|This page is about the French jet fighter M.D.452 IIC. For other versions, see Mystere (Family).|
- 1 Description
- 2 General info
- 3 Armaments
- 4 Usage in battles
- 5 History
- 6 Media
- 7 See also
- 8 External links
The M.D.452 Mystere IIC pre-production is a rank V French jet fighter with a battle rating of 8.7 (AB/SB) and 8.3 (RB). It was introduced in Update 1.77 "Advancing Storm".
The MD.452 IIC is something of a jack of all trades. Its flight performance is balanced, if a bit slow to accelerate. The roll rate is excellent at medium to high speeds (550 - 900 km/h), giving the aircraft many options for evasive manoeuvres, and although energy-bleeding, the turn rate is good against most enemies. The two fast-firing 30 mm DEFA canons also compose tremendous firepower, if used with suitable ammunition.
|Characteristics|| Max Speed
(km/h at 0 m - at sea level)
| Max altitude
| Turn time
| Rate of climb
| Take-off run|
|Combat flaps||Take-off flaps||Landing flaps||Air brakes||Arrestor gear||Drogue chute|
|Wings (km/h)||Gear (km/h)||Flaps (km/h)||Max Static G|
|Optimal velocities (km/h)|
|< 620||< 700||< 740||N/A|
|Engine name||Number||Empty mass||Wing loading (full fuel)|
|SNECMA Atar 101D3||1||5,900 kg||241 kg/m2|
|Engine characteristics||Mass with fuel (no weapons load)|| Max Takeoff|
|Weight (each)||Type||7m fuel||20m fuel||24m fuel|
|1,050 kg||Axial-flow turbojet||6,308 kg||7,067 kg||7,300 kg||10,500 kg|
|Thrust to weight ratio @ 0 m (100%)|
|Condition||100%||WEP||7m fuel||20m fuel||24m fuel||MTOW|
|Optimal|| 3,178 kgf
Survivability and armour
- 40 mm Bulletproof glass in front of the pilot
- 13.5 mm Steel plate around the bottom of the cockpit, front and rear
- 13.5 mm Steel plate behind the pilot
Modifications and economy
The M.D.452 IIC is armed with:
- 2 x 30 mm DEFA 541 cannons, belly-mounted (150 rpg = 300 total)
The two cannons are arranged in the belly portion of the fuselage exiting the aircraft just behind the pilot's location. Each is armed with the same amount of ammunition, which means that both guns will fire together until empty.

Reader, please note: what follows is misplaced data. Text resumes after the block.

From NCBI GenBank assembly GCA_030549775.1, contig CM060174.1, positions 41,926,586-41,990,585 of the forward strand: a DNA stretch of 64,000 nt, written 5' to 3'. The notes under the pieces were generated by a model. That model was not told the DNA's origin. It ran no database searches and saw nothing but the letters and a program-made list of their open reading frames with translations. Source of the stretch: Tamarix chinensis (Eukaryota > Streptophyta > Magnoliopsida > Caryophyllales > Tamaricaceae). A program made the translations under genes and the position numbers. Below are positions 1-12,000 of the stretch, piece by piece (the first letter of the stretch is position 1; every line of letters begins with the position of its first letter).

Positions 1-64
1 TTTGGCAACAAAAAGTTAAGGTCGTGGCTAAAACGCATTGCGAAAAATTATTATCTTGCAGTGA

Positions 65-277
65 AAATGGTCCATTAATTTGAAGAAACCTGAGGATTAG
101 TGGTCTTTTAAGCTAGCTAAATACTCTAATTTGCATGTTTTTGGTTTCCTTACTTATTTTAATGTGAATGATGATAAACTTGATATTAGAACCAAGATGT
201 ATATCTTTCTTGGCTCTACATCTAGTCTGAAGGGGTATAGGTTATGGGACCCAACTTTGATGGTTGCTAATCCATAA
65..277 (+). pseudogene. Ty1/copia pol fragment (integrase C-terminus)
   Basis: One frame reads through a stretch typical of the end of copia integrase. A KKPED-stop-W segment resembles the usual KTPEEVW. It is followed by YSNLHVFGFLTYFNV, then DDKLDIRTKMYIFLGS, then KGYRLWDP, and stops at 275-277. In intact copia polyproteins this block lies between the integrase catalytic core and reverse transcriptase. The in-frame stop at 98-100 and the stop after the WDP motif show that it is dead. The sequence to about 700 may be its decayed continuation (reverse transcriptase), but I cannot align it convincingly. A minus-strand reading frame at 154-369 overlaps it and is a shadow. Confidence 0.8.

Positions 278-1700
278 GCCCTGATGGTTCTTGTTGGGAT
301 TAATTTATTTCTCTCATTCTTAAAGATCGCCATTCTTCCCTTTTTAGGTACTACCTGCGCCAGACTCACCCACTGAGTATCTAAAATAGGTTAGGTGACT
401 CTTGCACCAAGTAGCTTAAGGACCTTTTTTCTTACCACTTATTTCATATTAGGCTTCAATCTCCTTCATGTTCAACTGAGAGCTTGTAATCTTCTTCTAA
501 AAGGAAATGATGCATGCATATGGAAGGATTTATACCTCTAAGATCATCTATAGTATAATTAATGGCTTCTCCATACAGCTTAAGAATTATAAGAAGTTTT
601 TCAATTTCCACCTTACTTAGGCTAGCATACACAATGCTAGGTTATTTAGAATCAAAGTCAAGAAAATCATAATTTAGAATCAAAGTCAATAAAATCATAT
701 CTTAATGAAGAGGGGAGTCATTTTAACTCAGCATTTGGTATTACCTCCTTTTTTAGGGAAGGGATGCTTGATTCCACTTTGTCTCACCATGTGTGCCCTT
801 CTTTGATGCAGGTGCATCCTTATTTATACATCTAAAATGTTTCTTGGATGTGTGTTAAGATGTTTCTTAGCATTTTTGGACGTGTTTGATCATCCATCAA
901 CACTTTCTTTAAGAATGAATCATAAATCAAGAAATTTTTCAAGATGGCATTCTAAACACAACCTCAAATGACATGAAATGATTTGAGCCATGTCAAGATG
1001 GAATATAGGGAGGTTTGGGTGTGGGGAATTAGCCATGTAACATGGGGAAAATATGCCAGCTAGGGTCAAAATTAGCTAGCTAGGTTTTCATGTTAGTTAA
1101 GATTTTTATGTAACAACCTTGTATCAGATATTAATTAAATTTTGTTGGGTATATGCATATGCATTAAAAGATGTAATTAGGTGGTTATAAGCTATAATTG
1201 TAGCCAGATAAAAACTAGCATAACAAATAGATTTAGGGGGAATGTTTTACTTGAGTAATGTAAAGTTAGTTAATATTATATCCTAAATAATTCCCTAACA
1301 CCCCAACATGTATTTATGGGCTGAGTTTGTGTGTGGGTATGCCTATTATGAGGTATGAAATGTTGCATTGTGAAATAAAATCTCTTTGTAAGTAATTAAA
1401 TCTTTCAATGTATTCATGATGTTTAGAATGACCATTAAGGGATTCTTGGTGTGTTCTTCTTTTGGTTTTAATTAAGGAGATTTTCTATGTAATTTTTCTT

This aircraft is the first of the French jets to use 30 mm DEFA canons, which are (as of Update 1.95) the best 30 mm guns in the game, with the highest shell velocity, rate of fire, and gun reliability. While the default ammunition is underwhelming, the "air targets" ammunition will shred enemy fighters with a single or a couple of shells. Heavier targets might need 3-5 hits to loose a wing.
The M.D.452 IIC can be outfitted with the following ordnance:
- Without load
- 2 x 500 lb AN-M64A1 bombs (1,000 lb total)
- 2 x 1,000 lb AN-M65A1 Fin M129 bombs (2,000 lb total)
- 38 x SNEB type 23 rockets
The ordnance of the M.D.452 IIC gives it the ability to engage ground targets, but limits its manoeuvrability greatly and should generally not be used in Air RB except as a late game last resort. In mixed battles, the SNEB rockets can be an excellent anti-tank weapon for CAS, and the aircraft inserts well in the French BR 8.3 line-up.
Usage in battles
The M.D.452 IIC is generally more manoeuvrable than most other contemporary aircraft it faces, the only ones you would have a tough time turning with at this battle rating would be any of the Sabres. Since its roll rate is comparable to the Sabre's once the "New Boosters" modification is installed, the option of turnfighting becomes available, although speed will be bled at a relatively high rate. Still, like the predecessors of the Mystère II, boom & zooming should remain the first choice in engagements. Control stiffening doesn't appear under around 1,000-1,050 km/h, and devastating armament will take out an enemy target in a single pass. Furthermore, top speed in level flight is slightly below average, justifying even more that tactic.
Overall, the Mystère IIC should be considered as buffed Ouragan/Barougan, increasing drastically the top speed, armament, and manoeuvrability parameters.
Pros and cons
- Excellent armament of 2 x 30 mm DEFA cannons (higher muzzle velocity and RoF than the ADEN cannon)
- High roll rate, matches the Sabre's roll rate with "New boosters" modification installed